The Calabash Restaurant
A year or so ago Glasgow’s African dining options encompassed much of the continent’s varied cuisine, but a rash of closures left only Egyptian and Moroccan restaurants standing. Now the Calabash has filled the gap, offering traditional dishes from Kenya, Uganda, Malawi, Nigeria and elsewhere. It is easy to miss the doorway amid the Union Street hustle, though the thumping bass drifting streetwards is more obvious. On a Sunday afternoon the basement venue is positively jumping – partly due to Kenyan R&B and reggae star Wyre filming in the lounge area, with a DJ spinning tunes behind the bamboo-fronted bar. Elsewhere, children flit between the two dining areas with their unlaid and slightly mismatched tables while customers mix and mingle, giving handshakes, hugs and smiles all round. It’s all very enthralling, entertaining and highly infectious. The food is a match for the unique ambience, with relaxed and friendly staff offering advice for the uninitiated. A handful of starters include peri-peri chicken wings and livers, sweet potato soup and mshikaki – a Kenyan skewer of beef with peppers that's not the most tender of cuts but is given a tasty tinge of mellow spices. Mains feature hearty spicy stews such as mchuzi – popular throughout sub-Saharan Africa, served with ugali (a doughy cornmeal mash) or rice. The Ugandan katogo is a thick stew with potatoey green bananas and lean beef in a spicy tomato sauce with a satisfyingly hefty afterburn. The menu plays to Kenyans' taste for grilled meat, particularly the beef version, nyoma choma. Sold in half portions or a full version with added sides, it comes as a plateful of spiced meat, some on the bone, all deliciously grilled. Sides include sweet potato chips, mukimo (potato and veg mash) and chapatis. To drink there’s a selection of African beers including Tusker, Star, Castel and Hansa. Prices are great value for such a central spot, particularly one offering an exotic cuisine of such quality in an entertaining environment, and the menu is small enough that it makes repeat visits to try absolutely everything a real temptation.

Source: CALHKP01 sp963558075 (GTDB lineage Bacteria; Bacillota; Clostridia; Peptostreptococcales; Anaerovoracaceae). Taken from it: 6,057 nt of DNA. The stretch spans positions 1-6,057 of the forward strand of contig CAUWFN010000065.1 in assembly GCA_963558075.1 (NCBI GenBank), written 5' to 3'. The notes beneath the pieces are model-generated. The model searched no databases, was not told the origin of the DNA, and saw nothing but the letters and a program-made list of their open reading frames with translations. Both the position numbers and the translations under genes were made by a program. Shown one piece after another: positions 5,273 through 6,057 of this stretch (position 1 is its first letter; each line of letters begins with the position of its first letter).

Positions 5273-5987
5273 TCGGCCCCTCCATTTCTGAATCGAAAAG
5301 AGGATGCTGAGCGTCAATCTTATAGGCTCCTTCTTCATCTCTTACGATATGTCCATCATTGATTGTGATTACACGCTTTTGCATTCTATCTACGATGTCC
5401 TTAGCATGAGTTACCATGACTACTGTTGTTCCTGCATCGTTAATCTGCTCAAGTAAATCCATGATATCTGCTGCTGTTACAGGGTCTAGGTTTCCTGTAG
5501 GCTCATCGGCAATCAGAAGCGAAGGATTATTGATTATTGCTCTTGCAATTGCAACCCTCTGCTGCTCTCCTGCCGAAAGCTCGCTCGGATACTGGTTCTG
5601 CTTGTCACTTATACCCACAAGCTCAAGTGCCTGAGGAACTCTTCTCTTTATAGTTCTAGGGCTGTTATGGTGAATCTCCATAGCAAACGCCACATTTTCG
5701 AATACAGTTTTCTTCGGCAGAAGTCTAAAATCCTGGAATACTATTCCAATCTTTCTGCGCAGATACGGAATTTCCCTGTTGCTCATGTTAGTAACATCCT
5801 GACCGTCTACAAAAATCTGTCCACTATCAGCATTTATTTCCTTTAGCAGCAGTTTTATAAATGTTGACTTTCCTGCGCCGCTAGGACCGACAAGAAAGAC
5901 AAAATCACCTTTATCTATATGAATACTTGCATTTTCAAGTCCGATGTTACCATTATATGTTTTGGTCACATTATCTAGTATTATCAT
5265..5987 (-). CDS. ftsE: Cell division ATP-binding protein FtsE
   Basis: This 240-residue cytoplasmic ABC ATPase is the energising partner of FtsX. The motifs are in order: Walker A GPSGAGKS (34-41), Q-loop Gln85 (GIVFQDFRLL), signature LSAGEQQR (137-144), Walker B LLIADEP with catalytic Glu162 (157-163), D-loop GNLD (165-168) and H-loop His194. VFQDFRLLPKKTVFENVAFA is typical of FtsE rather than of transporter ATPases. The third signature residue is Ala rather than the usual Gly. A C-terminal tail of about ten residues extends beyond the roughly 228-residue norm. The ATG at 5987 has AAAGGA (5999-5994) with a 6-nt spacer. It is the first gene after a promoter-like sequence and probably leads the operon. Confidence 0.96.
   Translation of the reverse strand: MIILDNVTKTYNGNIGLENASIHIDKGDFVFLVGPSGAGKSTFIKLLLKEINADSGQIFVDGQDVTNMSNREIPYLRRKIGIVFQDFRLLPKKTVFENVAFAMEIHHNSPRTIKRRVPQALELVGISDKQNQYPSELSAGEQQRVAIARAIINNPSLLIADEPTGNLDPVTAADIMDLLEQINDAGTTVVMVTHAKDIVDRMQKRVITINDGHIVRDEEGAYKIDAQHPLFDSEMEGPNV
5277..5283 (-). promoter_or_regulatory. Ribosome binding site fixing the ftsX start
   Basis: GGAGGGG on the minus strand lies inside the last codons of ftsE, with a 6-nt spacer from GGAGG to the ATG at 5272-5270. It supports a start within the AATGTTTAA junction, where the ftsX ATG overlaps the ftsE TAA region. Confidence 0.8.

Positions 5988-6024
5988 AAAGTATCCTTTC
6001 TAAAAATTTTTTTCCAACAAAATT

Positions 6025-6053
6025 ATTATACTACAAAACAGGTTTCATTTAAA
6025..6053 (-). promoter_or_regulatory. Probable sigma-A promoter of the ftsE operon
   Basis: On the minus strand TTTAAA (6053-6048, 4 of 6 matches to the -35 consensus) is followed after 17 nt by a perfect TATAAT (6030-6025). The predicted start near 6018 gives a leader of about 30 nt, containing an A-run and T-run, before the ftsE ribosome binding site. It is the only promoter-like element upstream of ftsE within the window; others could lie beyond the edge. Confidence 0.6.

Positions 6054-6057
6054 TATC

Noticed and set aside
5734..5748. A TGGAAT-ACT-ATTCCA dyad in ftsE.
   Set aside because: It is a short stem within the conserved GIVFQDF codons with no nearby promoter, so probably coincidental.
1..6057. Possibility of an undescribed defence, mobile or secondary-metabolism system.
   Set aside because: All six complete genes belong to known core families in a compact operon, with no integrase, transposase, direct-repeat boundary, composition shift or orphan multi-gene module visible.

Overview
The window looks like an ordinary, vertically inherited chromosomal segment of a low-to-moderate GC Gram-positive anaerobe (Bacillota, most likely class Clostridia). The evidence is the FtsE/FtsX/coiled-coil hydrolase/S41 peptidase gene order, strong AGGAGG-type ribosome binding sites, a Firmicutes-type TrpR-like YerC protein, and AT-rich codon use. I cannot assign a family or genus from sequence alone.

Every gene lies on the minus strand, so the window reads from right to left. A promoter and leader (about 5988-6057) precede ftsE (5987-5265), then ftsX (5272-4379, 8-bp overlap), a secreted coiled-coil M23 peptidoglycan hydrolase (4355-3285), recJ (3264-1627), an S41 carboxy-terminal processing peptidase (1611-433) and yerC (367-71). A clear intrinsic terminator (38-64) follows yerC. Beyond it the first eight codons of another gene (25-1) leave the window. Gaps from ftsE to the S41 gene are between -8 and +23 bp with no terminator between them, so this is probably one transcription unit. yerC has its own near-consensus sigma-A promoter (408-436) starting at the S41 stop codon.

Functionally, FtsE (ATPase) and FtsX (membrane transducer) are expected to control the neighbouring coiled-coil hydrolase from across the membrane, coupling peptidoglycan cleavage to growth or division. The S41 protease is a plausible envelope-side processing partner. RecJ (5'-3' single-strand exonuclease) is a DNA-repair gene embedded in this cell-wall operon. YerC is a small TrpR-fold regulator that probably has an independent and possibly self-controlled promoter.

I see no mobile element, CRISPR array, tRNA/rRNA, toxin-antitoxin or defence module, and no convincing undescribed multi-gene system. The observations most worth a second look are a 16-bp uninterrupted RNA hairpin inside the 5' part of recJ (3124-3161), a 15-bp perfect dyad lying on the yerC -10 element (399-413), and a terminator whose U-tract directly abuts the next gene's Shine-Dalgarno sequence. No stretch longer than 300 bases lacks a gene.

The narrowed front of the Calabash belies what leads into a capacious trans-African restaurant complete with two separate dining rooms, takeaway service, late-night bar and lounge area utilised for live music. Throw in a menu that makes a decent attempt in journeying across an entire continent and it’s fair to say that a visit is bewitching, confusing but certainly never dull. Highlights include a khima curry, of Tanzanian origin, an intense dish of lamb mince and a celebration of spicing – garam masala, cinnamon, cumin and cardomom among others, gauged with attentive consideration. Stretching beyond curries or stews and a couple of specials (boiled goat head being the most noteworthy), mains revolve primarily around choma, which loosely translates from Swahili to ‘feel hot’, or in this context, grilled meat. A half portion of nyama choma is a gargantuan offering of spiced lamb strips and a steal at under £10. Don’t expect too much from desserts, a sweet plaintain is the most enterprising available, yet with such an enticing selection of savoury dishes plus interesting African beers, there isn’t really any need.
- High point: Strong, modestly priced African beers including Windhoek – an absolute gem from Namibia
- Low point: When busy for takeaway orders, food can take a while to arrive
- Notable dish: Khima curry
- Delivery: £3.00 charge, 1.5 mile radius. Last order 10.15pm.
- Private dining: Up to 100 covers
- Provides: Halal options, Children's portions, Children's high chairs, Free wi-fi
- Live entertainment: DJs
- Capacity: 169
- Largest group: 100
- Open since: 2011
- Number of wines sold by the glass: 3
- House wine: £10 per bottle